Friday, 5 August 2011

Second Set of Breast/Back/Collar Plates (Long Weekend Part 3 of 3)

I cut out the three plates - breast, midcollar, and back as before. I made an error on the breastplate's neck hole - since it wasn't fatal I decided to ignore it since this is a prototype unit anyways. However, I did fold it a bit differently to try to hide the error, as shown below.  Purple line indicates approximately where I should have made the original cut, which I hid by progressively shrinking the width of the fold.


As previously mentioned, I attempted to copy the folded & flared look shown in Peter Connelly's drawings of lorica segmentatae. This turned out to be easier than I expected, although I still managed to make a mistake or two in my rush to get these pieces done. For the first plate, I folded the edges as described in this post, except that I switched to the planishing hammer much earlier -- when the fold was still about 45 degrees away from being finished. This resulted in a much neater edge, as seen above.

To flare the edge, I positioned the plate on the anvil such that the fold was hanging over the edge a little bit. (Sorry, no action shot.  Maybe next time.) Some gentle hammering along the edge of the closed fold was enough to flare the metal over the edge of the anvil, resulting in exactly the desired result. The trick here is to move the plate along the edge of the anvil to follow the curve of the neck so that you end up with a flare with a constant width.  Results are illustrated below.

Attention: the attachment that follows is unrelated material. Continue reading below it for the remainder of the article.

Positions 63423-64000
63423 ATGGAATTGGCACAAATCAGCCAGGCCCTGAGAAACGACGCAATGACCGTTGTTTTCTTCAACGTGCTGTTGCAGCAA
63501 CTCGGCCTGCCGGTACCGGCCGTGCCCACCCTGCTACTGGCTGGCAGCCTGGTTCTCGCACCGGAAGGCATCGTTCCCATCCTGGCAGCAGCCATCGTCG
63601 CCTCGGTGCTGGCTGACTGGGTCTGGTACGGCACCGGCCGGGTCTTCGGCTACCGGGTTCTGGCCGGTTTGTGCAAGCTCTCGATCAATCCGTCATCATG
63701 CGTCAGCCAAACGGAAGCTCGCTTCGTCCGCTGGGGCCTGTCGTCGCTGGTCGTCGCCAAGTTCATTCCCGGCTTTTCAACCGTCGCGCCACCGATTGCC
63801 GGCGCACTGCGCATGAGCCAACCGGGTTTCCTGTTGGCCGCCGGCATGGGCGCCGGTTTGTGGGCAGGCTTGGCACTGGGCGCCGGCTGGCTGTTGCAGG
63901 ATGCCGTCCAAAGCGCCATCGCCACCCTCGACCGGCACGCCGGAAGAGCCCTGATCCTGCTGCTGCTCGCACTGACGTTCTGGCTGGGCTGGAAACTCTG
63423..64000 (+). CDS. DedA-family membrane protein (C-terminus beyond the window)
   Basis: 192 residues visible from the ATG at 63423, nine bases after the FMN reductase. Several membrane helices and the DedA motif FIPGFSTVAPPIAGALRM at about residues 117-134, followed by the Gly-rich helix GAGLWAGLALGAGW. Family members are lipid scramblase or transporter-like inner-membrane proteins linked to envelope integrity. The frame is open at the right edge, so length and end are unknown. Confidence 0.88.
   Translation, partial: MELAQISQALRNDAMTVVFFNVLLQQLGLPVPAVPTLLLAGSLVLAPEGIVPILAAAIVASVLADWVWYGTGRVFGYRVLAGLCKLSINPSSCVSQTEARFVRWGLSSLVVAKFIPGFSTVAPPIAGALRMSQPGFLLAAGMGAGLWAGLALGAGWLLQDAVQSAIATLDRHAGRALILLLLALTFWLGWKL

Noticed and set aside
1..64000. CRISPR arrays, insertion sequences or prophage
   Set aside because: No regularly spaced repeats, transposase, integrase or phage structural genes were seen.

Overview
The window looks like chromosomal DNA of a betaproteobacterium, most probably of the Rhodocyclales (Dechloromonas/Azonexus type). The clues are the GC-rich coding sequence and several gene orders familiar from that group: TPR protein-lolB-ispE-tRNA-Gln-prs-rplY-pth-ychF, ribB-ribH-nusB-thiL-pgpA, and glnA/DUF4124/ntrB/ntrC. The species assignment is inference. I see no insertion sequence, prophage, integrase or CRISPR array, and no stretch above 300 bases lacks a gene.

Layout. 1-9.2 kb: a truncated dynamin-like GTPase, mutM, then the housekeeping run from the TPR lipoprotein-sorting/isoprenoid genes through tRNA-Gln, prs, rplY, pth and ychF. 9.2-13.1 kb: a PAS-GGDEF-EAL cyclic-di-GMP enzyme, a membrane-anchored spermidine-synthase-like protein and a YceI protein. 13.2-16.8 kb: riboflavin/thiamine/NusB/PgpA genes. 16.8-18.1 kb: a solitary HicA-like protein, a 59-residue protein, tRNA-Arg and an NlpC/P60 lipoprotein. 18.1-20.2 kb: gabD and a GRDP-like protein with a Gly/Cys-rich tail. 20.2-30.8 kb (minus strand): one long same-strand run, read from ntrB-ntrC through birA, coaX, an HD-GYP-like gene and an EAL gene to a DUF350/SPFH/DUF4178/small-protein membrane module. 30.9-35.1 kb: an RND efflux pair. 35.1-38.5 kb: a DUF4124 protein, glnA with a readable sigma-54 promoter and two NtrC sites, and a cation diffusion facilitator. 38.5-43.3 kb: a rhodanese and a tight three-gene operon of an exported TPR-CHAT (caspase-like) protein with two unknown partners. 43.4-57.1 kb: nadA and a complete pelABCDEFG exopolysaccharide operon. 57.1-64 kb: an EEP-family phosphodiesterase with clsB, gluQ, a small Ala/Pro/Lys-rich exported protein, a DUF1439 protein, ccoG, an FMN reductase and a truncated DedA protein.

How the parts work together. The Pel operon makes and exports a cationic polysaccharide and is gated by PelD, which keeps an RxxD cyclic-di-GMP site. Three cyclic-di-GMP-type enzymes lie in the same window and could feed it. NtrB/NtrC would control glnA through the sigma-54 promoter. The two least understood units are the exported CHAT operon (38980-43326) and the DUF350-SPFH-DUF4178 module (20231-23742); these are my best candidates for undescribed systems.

On the second and third plate, I speeded up this process by starting the flaring before the fold was completely closed -- basically I merged the flaring passes with the last couple of fold-closing passes. This turned out just fine, so I will probably continue to do things this way from now on.


I had originally intended to practice rolling edges a bit more, but since that takes much more time & effort I decided to skip it this time. Perhaps I will practice it on the edge of a lesser shoulder guard plate later on.

When I got home and compared my two sets of backplates, I realized I had made a very basic error -- my folded edges were at slightly different heights because I didn't bother to check the second one against the first one.  I guess if I had cut out and hammered both left and right sides at the same time, I wouldn't have made this mistake, but it's something to keep in mind in the future.


Comparison of the mostly-assembled first shoulder and the new neck plates.


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